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Op-Ed: Give Hatzalah a Break This Purim

A Flatbush Hatzalah volunteer implores members of the community to finally allow him to celebrate Purim with his family, instead of having to rush around providing first aid and transport to individuals who consumed an irresponsible amount of alcohol:

I am not a supervisor, coordinator, or in any other way a big macher. I am a simple EMT, a volunteer in Hatzalah.

I love volunteering in Hatzalah, I get to help people in their time of need. I love to do it, but it does come at a price. I often have to leave my home, put aside my work, to run out and help another person in need. And I do it gladly, without hesitation and without complaint.

This Thursday, I will be sitting down like everyone else to eat Se’udas Purim with my family. I know from years past that the chance of me actually getting to enjoy the entire Se’uda with my family is almost zero. I know from past experience that the call I will be running out on my family – not for some poor soul suffering some traumatic or medical emergency – but rather for a self-inflicted medical emergency.

We at Hatzalah will get call after call for people who are drunk.

I don’t have to explain what is wrong with extensive drinking, the immediate dangers of being incapacitated by intoxication, and the literally life-wrecking problems of alcoholism. Rather, this Purim, before you drink yourself to oblivion or allow someone in your care to do so, I want you to also think about me. Ask yourself what right you have to pull me away from my family because you are too drunk to protect your own airways! Who gave you the right to do that?! And what kind of chutzpa does it take, to take away resources from your entire community, tying up personnel and ambulances for your drunkenness, when they may be needed for someone having chas vishalom a heart attack!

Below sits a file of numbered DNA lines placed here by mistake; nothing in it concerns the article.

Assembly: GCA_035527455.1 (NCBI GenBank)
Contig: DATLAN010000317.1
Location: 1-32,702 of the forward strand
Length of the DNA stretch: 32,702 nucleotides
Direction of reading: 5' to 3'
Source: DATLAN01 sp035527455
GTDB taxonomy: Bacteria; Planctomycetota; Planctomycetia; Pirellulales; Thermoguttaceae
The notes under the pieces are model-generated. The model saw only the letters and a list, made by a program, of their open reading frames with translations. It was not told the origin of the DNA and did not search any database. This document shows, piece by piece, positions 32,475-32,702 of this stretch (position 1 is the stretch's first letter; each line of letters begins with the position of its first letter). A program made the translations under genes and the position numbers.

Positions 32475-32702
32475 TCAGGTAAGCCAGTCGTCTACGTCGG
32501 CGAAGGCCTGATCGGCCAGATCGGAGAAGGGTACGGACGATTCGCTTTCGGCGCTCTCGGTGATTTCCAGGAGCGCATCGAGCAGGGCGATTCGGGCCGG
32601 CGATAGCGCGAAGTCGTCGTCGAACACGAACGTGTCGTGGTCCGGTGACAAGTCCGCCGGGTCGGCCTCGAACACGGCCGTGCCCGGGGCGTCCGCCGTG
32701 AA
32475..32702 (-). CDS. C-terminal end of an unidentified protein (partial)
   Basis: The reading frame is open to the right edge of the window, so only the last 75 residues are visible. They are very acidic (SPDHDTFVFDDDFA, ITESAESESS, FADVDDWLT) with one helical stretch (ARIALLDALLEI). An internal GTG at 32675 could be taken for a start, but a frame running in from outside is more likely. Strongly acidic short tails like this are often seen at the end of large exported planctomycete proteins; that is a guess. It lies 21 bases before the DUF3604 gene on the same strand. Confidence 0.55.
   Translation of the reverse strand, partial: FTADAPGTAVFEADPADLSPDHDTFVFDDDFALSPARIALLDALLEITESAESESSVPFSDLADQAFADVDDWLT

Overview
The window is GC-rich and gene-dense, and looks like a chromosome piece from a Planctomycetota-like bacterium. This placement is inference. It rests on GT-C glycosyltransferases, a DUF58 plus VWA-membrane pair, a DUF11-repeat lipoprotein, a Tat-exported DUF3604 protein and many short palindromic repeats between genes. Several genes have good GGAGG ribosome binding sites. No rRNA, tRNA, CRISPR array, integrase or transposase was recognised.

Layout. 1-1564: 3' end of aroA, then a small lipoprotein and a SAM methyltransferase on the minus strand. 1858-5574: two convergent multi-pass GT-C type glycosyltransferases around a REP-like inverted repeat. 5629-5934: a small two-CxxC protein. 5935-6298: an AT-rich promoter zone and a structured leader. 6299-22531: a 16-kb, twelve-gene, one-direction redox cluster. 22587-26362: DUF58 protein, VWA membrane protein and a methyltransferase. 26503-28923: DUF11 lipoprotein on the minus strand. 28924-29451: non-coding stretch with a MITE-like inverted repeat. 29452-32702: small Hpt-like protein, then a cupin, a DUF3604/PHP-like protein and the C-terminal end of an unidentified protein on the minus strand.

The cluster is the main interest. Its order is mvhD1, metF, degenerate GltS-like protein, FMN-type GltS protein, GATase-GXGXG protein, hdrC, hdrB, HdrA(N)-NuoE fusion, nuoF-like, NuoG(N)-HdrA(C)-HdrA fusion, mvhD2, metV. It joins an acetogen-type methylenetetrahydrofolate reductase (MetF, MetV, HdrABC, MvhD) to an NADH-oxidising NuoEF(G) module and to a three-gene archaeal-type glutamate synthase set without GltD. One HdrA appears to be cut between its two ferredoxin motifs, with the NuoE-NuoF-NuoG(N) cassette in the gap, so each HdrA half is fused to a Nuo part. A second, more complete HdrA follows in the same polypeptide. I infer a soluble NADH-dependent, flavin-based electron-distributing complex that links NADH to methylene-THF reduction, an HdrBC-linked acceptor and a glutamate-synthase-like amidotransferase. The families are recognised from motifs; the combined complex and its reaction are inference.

Chag purim Sameach!

Say l’chaim within moderation, stay safe, and remember we are always there for you.

A Flatbush Hatzalah Volunteer


  • 2. Pinny wrote:

    Lock the liquor up and no one will get drunk. And keep teenagers from drinking. One can celebrate and have a joyous Purim without drinking.

    • 3. Milhouse wrote:

      Drinking on Purim is a mitzvah, and drinking every day is also a good thing, both for adults and teenagers, וטוב לב משתה תמיד, and it’s also good for the body, but only if one can handle it. During the year one should get happy but not drunk; on Purim one should get drunk, but not sick. One who is unable to control his drinking, and knows that if he starts he will end up needing medical attention, should not start.

      It is good for young people to explore their limits, which means pushing at them so they can learn where they lie; this means that when teenagers drink more than they can handle it’s a good thing, part of growing up, but only if they survive the experience with no serious medical consequences. Throwing up is OK; needing to call a paramedic is not. Therefore I believe they should drink under adult supervision.

    • 4. K wrote:

      Drinking is for goyim. It not a good action for Noach to get drunk after the mabul! Nothing good came out of it. Chazal tell us to drink on Purim but IMMEDIATELY warn about Rava and Rav Zeira. No matter what pshat you learn in the story (see Mharsha etcfor various pirushim) it is clearly a caution regarding the drinking. This is out of character – normally we would be encouraged when discussing a mitzva, even to go overboard, but here it is a red flag.

  • 5. Unfortunately wrote:

    Its not about you. Those that drink too much do not care about hatzalah and their members. It is sad, but I would be quite surprised if this makes a difference. It should though!

  • 6. Citizen Berel wrote:

    Thank you for everything you do.

    Drinking is a hot button subject and no institution is more beloved than Hatzolah so it isn’t easy to say this, but I believe this op-ed to be extremely inappropriate.

    You do not want people thinking about whether they are imposing before picking up the phone and doing what’s needed in the event of sofek pikuach nefesh.

    If this op-ed will cause an moment of misplaced hesitation …. G-d forbid.

    Hatzolah members have been missing out on purim meals for years (may Hashem bless you all in this world and the next) and we’ve never seen any public grievance as to the imposition.

    No doubt you are correct that drinking yourself into danger is the worst of ideas, but the motivation not to do so should not be so as not to inconvenience Haztolah. That is absurd idea and it is a dangerous idea.

    If you have a doubt of pikuach nefesh, whether with respect to yourself or someone else, whether alcohol related or not alcohol related, pick up the phone.


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